encourage the participation of American Indian students in the
sciences. NSF also recently funded the REU “Indigenous American to
Indigenous Borneo,” led by Michael Ceballos, assistant professor of
At Morris, Native students comprise 16
percent of the student body and have a six-year graduation rate of 61
percent, compared to the statewide average of 39. The campus also
hosts the highest percentage of American Indian students in the
University of Minnesota system.
The National Science Foundation IUSE
program invites proposals that address immediate challenges and
opportunities facing undergraduate STEM education as well as those
that anticipate new structures and functions of undergraduate
learning and teaching.
NCAI CONGRATULATES GOOGE ON RAISING
TRIBAL NATION VISIBILITY
WASHINGTON, D.C. – The National
Congress of American Indians announced the results of joint efforts
with Google to ensure better visibility for Indian reservations in
the United States on Google Maps. Over the past year, Google launched
several improvements for the way reservations appear on Google Maps,
including labeling reservations, highlighting reservation borders in
search results, and ensuring that their reservation dataset is as
comprehensive as possible. The most recent update was rolled out in
November to coincide with Native American Heritage Month.
In 2012, NCAI and the Google American
Indian Network co-hosted a summit at the Googleplex in Mountain View,
Calif. At the summit, tribal leaders underscored the role of tribal
nations as first American governments, explained the significance of
land to Native peoples, and urged Google to consider closer
partnerships with Native peoples as the first American innovators.
As a result of those discussions,
Google Maps now makes it easier than ever to search for federally
recognized tribal reservations. The project was led by the Google
American Indian Network (GAIN) and the Google Earth Outreach (GEO)
team in close collaboration with NCAI and the Tribal Technology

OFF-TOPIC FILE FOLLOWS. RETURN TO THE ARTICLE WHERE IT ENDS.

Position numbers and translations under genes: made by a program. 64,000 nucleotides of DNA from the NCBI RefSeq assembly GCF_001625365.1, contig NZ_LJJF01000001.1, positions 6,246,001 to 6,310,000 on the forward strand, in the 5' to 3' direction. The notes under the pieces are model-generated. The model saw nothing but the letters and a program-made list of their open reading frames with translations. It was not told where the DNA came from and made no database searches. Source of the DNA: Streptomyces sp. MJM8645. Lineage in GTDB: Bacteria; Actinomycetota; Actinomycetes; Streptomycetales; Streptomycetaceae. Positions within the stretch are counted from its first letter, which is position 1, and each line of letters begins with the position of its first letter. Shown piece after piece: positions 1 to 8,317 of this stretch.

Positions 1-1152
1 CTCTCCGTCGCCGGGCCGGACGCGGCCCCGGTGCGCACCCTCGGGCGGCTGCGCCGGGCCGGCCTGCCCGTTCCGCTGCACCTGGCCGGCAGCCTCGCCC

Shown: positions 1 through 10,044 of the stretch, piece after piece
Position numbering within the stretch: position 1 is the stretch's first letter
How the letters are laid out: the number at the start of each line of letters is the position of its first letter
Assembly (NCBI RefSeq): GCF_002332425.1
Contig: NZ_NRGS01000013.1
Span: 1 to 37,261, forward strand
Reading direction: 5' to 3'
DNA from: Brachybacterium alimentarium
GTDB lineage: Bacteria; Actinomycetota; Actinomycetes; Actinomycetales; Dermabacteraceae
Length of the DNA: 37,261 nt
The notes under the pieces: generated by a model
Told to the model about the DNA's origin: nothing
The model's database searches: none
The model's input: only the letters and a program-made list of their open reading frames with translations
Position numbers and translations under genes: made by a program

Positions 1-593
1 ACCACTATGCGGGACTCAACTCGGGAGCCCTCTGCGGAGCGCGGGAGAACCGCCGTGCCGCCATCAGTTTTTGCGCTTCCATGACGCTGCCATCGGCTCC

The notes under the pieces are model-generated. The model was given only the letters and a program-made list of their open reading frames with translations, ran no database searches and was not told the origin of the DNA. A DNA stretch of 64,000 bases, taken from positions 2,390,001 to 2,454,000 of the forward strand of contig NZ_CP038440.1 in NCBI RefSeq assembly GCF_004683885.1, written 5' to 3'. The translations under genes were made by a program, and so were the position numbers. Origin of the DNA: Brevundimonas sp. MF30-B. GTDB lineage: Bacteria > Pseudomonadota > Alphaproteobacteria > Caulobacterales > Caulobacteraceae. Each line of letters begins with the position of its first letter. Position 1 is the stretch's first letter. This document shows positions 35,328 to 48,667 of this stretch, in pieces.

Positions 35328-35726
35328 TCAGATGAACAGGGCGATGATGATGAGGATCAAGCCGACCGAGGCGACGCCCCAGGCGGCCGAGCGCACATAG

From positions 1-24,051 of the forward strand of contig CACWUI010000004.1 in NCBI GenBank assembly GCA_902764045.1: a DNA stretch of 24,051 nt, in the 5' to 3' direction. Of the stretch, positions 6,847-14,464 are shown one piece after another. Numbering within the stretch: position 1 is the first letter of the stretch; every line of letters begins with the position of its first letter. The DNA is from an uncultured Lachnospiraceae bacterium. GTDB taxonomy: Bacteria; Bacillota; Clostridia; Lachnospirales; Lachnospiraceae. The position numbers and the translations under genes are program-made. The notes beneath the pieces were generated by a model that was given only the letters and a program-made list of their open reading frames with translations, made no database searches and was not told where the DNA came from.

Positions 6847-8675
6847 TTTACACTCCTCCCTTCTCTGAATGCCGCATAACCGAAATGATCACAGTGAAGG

Taskforce. Including reservations on Google Maps is an important part
of creating a comprehensive map of the United States and the world.
Google and NCAI worked together to accurately represent reservation
labels, borders, and additional details in a way that was respectful
of Indigenous communities.
Welcoming the development, NCAI
President Brian Cladoosby released the following statement: “NCAI
congratulates Google on this important innovation to acknowledge the
place of tribal nations in the American family of governments.
America’s 566 federally recognized tribes are acknowledged
alongside foreign nations and state governments in the US
Constitution and they have jurisdiction over a land base of over 100
million acres. This land base is larger than all but three American
Thanks to the partnership between NCAI
and the GAIN and GEO teams, the lands of America’s first
governments are now clearly highlighted on Google Maps. We look
forward to our ongoing partnership to improve the representation of
tribal lands on Google Maps.
This is a great step forward to
acknowledge the place of tribes in the past, present, and future of
the United States, but it is not the last. NCAI will continue to
build partnerships with tech companies like Google to ensure the
first American innovators remain on the front lines of 21st century
SMSC OFFERS $55,000 GRANT TO TURNABOUT
GRANITE FALLS, Minn. – The Shakopee
Mdewakanton Sioux Community is offering Project Turnabout Addiction
Recovery Center’s capital expansion a $55,000 grant to be matched
with contributions from others.
“With its potential to turn into
$110,000, this gift is a great help in our Phase II and III capital
expansion,” Michael Schiks, Project Turnabout Executive
Director/CEO, said in a press release. “It helps us complete our
new 27-bed Women’s Unit and update the Central Medical area at our
Granite Falls campus. We look forward to inviting others to help us
realize the matching grant opportunity.”
Responding to a need for more
treatment beds, Project Turnabout focused throughout the past year on
expanding its capacity to serve individuals seeking help for chemical
dependency and problem gambling addictions. When complete, the Center
will have 33 more beds; bringing its capacity to 122 patients. As
many as 480 more people per year will receive treatment services than
the Center had been able to help in the past.
A new Family and Education Center and
administrative building were completed this past fall in Phase I of
Project Turnabout Addiction Recovery
Center, a nonprofit organization, is headquartered in Granite Falls.
Its interdisciplinary treatment program is nationally accredited
through the Commission on Accreditation of Rehabilitation Facilities
and is licensed by the Minnesota Departments of Health and Human
Services. Comprehensive care for individuals suffering from addictive
illness is offered in a variety of settings and locations including
inpatient/residential treatment, outpatient and transitional living
services. Services are provided in Granite Falls, Marshall, Redwood
Falls and Willmar.